To get an idea of how academically exclusive the Big Ten is, consider that the BCS conference with next most AAU members is the Big 12 (seven). The Pac-10 has six.

Comments

Since: Nov 26, 2006
Posted on: April 18, 2010 11:26 pm
 

New developments in Big Ten expansion


From the Big Ten's perspective, these four have more to offer than any Big East or Big 12 member, with the possible exception of Texas. Perhaps collectively their football prowess isn't quite as strong...... What do they have to offer?

Are they in strong TV markets? Not really, the B10 Network wouldn't benefit from them nearly as much as a Rutgers

Will they bring in money academically? No, on average they would be a drain on the existing schools

Best all-around athletic institutions? Not even close! They are (were) strong in basketball, soccer, and lacrosse. Hardly huge revenue sources.

Not saying that the ACC schools don't have a lot going for them, it just isn't what the B10 is looking for.

J





Since: Mar 26, 2010
Posted on: April 18, 2010 11:11 pm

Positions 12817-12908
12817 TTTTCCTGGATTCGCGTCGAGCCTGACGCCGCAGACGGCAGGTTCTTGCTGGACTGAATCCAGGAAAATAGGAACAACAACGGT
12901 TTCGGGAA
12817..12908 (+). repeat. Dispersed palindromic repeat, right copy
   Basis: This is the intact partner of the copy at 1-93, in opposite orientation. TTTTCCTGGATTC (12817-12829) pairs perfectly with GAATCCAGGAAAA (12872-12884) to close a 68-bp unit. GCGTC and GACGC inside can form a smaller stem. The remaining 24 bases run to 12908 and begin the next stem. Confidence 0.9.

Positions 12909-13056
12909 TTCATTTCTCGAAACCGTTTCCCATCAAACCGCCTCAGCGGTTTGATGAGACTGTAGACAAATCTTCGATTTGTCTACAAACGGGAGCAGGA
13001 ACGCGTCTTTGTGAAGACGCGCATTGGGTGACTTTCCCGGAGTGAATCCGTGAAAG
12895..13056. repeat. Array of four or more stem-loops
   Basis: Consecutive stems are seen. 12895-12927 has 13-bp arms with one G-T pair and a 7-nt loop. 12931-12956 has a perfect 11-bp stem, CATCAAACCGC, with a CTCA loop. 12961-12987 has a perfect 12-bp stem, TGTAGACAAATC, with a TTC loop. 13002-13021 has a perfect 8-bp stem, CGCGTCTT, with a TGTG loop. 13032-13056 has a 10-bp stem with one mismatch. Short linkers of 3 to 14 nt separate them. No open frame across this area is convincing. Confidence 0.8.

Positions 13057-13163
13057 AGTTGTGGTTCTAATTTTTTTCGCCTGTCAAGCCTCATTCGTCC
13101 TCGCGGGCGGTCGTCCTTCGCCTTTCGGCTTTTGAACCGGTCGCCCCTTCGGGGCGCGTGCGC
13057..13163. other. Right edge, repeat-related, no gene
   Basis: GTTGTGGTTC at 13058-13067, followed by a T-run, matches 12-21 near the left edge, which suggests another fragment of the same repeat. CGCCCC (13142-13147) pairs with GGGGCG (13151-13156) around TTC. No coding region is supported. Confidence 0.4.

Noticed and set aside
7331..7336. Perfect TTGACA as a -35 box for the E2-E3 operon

New developments in Big Ten expansion

HIGHLY doubtful. I can't see the ACC breaking apart and it wouldn't benefit the Big Ten all that much. If the expansion is more than 1 team it has to be centered around the Big 12. This is not the tight-knit ACC of the '70s, when Maryland, Virginia, North Carolina and Duke comprised more than half of its membership. Expansion has changed the conference considerably, and I don't think these four feel the same loyalty to the league they did before it grew to 12 teams. If these four could go in a package deal, preserving these longtime rivalries in a new league while gaining the economic and academic benefits of Big Ten membership, I have no doubt UMd, UVa, UNC and Duke would jump ship and let the remaining eight members find their own way (perhaps in a merger with the Big East football schools, which would create a strong 16-team all-sports conference, but one that would still make substantially less money than the Big Ten).